In 1847, Daniel Webster declared, "It is an extraordinary era in which we live. It is altogether new. The world has seen nothing like it before." But high school students would learn nothing about this crucial period in U.S. history except for one implausibly large standard (2.3) on "the changes made in the United States from 1776 to 1876 in terms of the expansion of democracy, the expansion of territories, the diversity of people, and major accomplishments of the first 100 years." Such a standard virtually guarantees only a shallow understanding.
Comparative Weight of Standards
The proposed standards sometimes emphasize relatively peripheral developments to the neglect of more central, significant matters. For example, Unit 8, on World War II, contains three standards on personalities, military strategies, and specific events, and only one on the causes of the war. Conversely, some standards are almost impossibly broad, such as 14.2 in which students "will chart the changing ideals and challenges from 1876 to [the] present day." In addition, historical subjects of obviously different importance are given equivalent weight in the standards. Are the "origins and geopolitical consequences (foreign and domestic) of the Cuban Missile Crisis" (Standard 10.3) really equivalent to the "origins and geopolitical consequences (foreign and domestic) of the Vietnam War" (10.4), let alone "the changing political and economic role of the United States in world affairs in the late nineteenth and early twentieth century" (5.1)? Accordingly, the standards often encourage memorization or superficiality, rather than the ability to assess evidence, weigh conflicting interpretations, discern causality, formulate comparisons, or trace change and continuity in a meaningful fashion. Eliminating, combining or transforming some of these dubious standards would also provide more time to address American history prior to 1876.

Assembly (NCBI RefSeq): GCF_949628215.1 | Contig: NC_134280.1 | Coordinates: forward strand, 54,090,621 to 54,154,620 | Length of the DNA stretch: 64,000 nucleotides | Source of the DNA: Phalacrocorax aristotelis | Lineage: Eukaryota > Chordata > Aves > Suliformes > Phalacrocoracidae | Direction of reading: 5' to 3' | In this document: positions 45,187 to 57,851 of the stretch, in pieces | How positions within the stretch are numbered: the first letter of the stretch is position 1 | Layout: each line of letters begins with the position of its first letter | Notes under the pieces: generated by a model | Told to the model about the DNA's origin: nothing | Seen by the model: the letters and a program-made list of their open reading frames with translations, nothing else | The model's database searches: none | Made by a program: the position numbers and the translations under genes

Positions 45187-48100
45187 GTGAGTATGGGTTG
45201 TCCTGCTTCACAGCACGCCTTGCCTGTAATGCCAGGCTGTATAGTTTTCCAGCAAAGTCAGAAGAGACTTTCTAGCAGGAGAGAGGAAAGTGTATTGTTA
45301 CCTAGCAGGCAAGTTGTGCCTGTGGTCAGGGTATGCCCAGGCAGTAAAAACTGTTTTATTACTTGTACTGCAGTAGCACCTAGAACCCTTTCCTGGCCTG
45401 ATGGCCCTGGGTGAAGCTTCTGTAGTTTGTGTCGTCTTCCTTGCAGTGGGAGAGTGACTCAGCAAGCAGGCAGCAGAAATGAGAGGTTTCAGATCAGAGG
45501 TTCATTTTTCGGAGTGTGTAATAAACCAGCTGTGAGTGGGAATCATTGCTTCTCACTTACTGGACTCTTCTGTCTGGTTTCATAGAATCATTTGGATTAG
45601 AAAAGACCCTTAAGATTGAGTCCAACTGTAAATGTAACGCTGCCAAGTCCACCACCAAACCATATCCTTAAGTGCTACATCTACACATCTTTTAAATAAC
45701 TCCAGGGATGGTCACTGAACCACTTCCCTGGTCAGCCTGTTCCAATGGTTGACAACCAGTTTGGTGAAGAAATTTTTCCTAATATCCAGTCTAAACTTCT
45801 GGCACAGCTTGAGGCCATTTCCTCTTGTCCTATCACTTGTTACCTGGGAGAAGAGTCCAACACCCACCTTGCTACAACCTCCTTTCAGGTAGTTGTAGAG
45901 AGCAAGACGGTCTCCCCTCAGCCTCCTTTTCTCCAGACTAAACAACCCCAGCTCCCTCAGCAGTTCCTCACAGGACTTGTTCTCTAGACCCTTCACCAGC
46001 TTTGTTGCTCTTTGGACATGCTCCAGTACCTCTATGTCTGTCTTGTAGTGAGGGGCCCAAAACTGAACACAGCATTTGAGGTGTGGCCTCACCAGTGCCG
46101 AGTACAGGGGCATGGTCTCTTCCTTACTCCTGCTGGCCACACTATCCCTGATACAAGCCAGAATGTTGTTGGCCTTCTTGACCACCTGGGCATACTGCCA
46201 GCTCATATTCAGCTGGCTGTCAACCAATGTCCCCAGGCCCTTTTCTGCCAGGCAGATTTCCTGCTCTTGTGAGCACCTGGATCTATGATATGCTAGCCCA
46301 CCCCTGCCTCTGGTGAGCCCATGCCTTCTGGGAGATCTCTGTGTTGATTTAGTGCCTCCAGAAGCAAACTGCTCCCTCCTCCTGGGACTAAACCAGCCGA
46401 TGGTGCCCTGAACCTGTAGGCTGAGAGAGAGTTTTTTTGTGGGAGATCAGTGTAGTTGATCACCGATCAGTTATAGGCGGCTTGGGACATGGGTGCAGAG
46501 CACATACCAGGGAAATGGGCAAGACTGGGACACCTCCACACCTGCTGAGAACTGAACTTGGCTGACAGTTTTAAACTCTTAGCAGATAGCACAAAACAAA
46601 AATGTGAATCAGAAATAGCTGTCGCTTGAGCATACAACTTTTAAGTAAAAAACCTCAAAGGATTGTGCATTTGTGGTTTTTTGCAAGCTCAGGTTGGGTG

Questionable Conceptualization and Periodization
The framing of historical topics is often problematic in the proposed standards, both within and across units. Unit 3, on "The Industrial Era," illustrates many of the attendant concerns. Some of the listed causes of the "Industrial Revolution" (itself a debatable term, especially for this time period) are more rationalizations or results than causes. The unit seemingly treats the late nineteenth century (although the terms "Industrial Era" or "Industrial period" are never clearly defined), but the content ranges from "Boss Tweed and the cartoons of Thomas Nast" (1868) to "migration of American-Americans from the south" (World War I and afterward) and the Triangle Shirtwaist Fire (1911). Standards and their associated tasks are frequently not well-coordinated--do we really think that "the move for the direct election of Senators" was central to "the rise of Populism and the agrarian movement" (3.6)? The standards and tasks for the unit are often overly general, vague, or poorly phrased; they also reflect little of the historiography over the past thirty years. Here, as elsewhere, the input of content experts at the college or university level would have been helpful.